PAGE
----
The Pebble is one of those items where you’re paying for the function, not the materials or design. It’s not ugly, but a square (more or less) piece of plastic and a silicone rubber strap aren’t why you’re buying the Pebble. You buy the Pebble because of the way it extends the screen of your smartphone.
It’s fairly comfortable and is “easy” to wear. I take mine off at night, but that’s not really a requirement for comfort’s sake. The e-ink display works well in this configuration, especially when paired with the basic black body and strap. You may not win any fashion awards for wearing the Pebble, but you will get noticed.
Let’s be honest, the Pebble isn’t much to look at. It’s basic, plasticky and utilitarian. The screen is small, monochrome and easily scratched, and the strap is a basic (though comfortable) strip of rubber. But you’re not paying for what it looks like, you’re paying for what it does — that is, primarily, the convenience of having notifications on your wrist.
It’s comfortable and functional, but it’s not going to turn any heads. You could get a better-looking watch for your $150, for sure, but that’s not really the point. Generally speaking, traditional watches (dumb watches, if you will) tend to prioritize form over function. They’re fashion items after all, and that’s their job. The Pebble is the opposite, and that takes some getting used to. And it’s going to be interesting to see where the line between looks and brains ends up being drawn on future smartwatches. In this area, Apple’s the one to watch.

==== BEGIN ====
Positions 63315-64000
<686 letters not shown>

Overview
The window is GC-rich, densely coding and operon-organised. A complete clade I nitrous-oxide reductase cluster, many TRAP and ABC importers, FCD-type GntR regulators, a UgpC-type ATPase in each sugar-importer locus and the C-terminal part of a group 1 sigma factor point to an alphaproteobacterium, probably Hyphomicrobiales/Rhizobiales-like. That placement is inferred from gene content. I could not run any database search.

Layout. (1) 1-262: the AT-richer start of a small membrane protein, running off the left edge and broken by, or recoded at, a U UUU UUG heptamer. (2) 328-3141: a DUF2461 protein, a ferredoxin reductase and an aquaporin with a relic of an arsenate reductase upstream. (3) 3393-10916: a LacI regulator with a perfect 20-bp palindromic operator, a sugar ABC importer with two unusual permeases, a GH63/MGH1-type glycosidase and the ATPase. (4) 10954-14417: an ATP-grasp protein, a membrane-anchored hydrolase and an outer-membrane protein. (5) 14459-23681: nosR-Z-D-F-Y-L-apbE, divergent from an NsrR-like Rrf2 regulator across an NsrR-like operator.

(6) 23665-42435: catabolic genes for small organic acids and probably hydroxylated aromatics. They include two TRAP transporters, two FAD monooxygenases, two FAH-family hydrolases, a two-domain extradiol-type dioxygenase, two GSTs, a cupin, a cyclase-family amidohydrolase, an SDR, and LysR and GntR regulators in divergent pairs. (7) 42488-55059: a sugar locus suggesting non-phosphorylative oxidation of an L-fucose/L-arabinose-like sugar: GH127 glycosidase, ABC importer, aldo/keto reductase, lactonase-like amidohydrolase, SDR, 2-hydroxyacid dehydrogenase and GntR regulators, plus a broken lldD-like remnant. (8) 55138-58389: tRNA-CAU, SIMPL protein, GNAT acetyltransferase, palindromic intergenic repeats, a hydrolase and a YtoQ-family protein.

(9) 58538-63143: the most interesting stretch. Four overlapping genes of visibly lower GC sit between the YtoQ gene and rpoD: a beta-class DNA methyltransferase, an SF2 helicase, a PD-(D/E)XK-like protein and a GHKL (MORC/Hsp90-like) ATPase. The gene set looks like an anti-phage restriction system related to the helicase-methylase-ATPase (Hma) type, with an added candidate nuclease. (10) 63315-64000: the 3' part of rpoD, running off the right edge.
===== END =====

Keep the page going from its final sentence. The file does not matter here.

Nobody will ever see a Pebble on your wrist and think it’s a traditional analog watch. The upside of that is people may think you have some super cool smartwatch (you do), but the downside is this device doesn’t exactly fit with attire for every situation. Depending on your color choice it isn’t going to stand out too much given its size, but this certainly isn’t a fashion statement just yet.
Putting aside the fact that it looks kind of … well, nerdy, the Pebble feels great on the wrist even with its included band (which can be changed as well). It’s thinner and lighter than some of the other smartwatch options, and has even been comfortable enough for me to wear while on the computer and while sleeping — two things that larger watches of mine just don’t fit with.
Let’s face it — you get what you pay for. And the Pebble’s design clearly puts function over form. That’s not to say there wasn’t any thought put into it — the button scheme is simple and intuitive. But the watch itself is gaudy. I tend to think it’s not unlike those of us who wear it — more than capable, but a little awkward.
Being able to swap out bands is a big thing, though. And I completely expect a sexier design in whatever is to come from Pebble.